Erin Brazil and her partner Paul Anthony Campbell have filed a lawsuit against Partners Healthcare Systems, Inc., which owns the Massachusetts General Hospital. The Clubs at Charles River Park, where the pool is located, is the hospital’s wellness center.
Brazil told Allergic Living her family has been spending time during the summers at the pool for the past 14 years. The family rents a private cabana space at the pool, which Brazil takes pains to keep as a peanut-, dairy- and tree nut-free space for Gabriel, her 6-year-old son.
Gabriel has suffered anaphylaxis 14 times and is contact reactive to his allergens. “It’s difficult for him to go many places. He has become accustomed to being excluded from things,” says Brazil.
But at the pool club, his family and his “summer friends” keep him safe, and he’s able to enjoy his time there carefree, says his mother.
However, according to the family, tensions grew between Brazil and the facility’s manager last summer when she requested accommodations for her son’s food allergies, such as the lifeguards not eating peanut butter while on duty, and peanut shells being swept up off the pool deck.
The family also noticed that people were sitting at their patio table when they weren’t there, and leaving behind food with dairy and peanuts. At one point, peanut butter was found smeared on her son’s toys kept in the private cabana area and peanut shells were littered on the chairs, which the family felt was a deliberate act.
“I had asked if they [the club] could monitor the renter-only space, but it wasn’t done,” says Brazil.
Brazil then put up signs stating her cabana was free of peanuts, tree nuts and dairy, but management repeatedly took them down, saying such notices didn’t fit with the aesthetics of the club.
Still, the family left their belongings in their cabana at the end of the summer, expecting to be back the following year.
That all changed during the rental renewal process this spring, when the manager got involved and said the family would not be allowed back. “I got an email from him that said, ‘We’re not renting your cabana anymore because of these reasons.’ And he cited some very minor reasons, such as not putting my grill in front of my cabana at night time and something about dimming the lights,” says Brazil.
After attempting to work things out with the facility, the family hired attorney Laurel Francoeur, whose practice has a special interest in food allergies. Francoeur has filed a complaint that says the family is facing disability discrimination which violates the Americans with Disabilities Act and Massachusetts anti-discrimination laws.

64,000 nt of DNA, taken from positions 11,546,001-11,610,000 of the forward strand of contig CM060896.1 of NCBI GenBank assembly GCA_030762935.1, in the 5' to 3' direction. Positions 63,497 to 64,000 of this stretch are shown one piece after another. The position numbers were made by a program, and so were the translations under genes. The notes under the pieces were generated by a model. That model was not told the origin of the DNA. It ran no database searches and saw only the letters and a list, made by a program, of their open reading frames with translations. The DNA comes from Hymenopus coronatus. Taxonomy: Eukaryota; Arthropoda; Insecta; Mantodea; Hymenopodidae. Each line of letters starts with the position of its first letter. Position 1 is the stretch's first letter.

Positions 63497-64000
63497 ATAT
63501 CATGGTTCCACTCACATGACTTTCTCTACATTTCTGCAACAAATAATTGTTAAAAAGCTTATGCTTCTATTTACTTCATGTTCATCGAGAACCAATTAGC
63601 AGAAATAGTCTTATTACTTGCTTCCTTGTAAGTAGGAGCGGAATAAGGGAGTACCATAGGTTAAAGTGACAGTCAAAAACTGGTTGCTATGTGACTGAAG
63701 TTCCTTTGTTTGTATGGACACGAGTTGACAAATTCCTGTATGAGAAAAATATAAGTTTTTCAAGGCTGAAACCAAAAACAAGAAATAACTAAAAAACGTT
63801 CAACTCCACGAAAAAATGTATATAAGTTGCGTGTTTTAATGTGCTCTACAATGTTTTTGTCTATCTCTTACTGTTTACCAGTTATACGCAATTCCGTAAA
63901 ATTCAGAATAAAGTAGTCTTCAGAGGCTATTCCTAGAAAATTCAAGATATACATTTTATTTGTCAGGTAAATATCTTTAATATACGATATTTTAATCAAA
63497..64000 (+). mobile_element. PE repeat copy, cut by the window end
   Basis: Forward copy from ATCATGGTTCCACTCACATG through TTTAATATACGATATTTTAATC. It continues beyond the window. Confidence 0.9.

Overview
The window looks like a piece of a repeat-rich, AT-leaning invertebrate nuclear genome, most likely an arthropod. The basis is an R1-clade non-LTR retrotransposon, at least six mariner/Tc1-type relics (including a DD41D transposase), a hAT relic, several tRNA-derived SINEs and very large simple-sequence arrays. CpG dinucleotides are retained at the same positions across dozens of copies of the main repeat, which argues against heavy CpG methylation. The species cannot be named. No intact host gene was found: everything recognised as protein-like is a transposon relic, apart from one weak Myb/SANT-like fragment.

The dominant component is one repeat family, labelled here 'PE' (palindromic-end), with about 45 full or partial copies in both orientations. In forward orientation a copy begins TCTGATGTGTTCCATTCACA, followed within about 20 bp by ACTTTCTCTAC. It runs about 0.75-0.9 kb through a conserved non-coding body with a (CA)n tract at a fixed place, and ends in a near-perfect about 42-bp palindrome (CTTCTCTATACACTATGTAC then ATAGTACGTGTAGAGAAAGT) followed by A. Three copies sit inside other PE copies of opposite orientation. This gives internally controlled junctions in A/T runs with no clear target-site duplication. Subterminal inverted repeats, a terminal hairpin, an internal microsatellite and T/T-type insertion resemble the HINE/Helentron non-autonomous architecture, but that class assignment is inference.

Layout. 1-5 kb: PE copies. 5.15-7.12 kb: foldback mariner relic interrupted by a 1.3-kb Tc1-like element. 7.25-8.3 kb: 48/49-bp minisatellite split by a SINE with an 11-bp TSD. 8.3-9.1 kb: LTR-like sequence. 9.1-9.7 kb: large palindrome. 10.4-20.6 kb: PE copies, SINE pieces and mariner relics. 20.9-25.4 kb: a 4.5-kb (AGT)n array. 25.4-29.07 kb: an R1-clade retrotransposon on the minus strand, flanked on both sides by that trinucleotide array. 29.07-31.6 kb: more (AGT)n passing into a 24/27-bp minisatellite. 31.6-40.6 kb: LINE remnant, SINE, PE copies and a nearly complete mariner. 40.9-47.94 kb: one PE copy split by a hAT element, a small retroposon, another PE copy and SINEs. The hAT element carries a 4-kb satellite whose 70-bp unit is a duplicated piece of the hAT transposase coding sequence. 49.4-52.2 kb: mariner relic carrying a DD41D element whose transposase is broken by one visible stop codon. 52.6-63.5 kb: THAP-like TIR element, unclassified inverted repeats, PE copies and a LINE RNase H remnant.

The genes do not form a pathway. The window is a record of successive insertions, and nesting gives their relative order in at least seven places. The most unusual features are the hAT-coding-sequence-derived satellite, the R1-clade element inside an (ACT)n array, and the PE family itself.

Allergic Living contacted Partners Healthcare Systems for a comment on the case, but has not heard back. However, one pool employee, who did not wish to be named, contacted Allergic Living to express doubts about the allergy issue as the key reason the family was denied club renewal. He claims that Brazil has been a difficult and confrontational member. “Staff has routinely complained to management about her over the way she treats them,” he said.
However, Francoeur says: “We feel it’s a form of retaliation against the family because they spoke out and asked for protection for their son.” She plans to move for a temporary restraining order that would prohibit the club from renting the cabana to another party until the issue is resolved. There is a years-long waiting list for a cabana, and if the family loses theirs, they would be placed at the bottom of that list.
“We’re hoping that Partners will be reasonable and will realize that what they are doing is wrong and they will let my clients rent the cabana as they’ve done peacefully for the last several years,” says Francoeur. “However, if they don’t then we’re going to have to litigate the issue.”
Francoeur says she has also filed a complaint with the Department of Justice civil rights unit, and it is conducting its own investigation.
“It’s just sad that this is what a 6-year-old has to encounter when all he wants to do is enjoy the benefits of the pool club,” says the lawyer.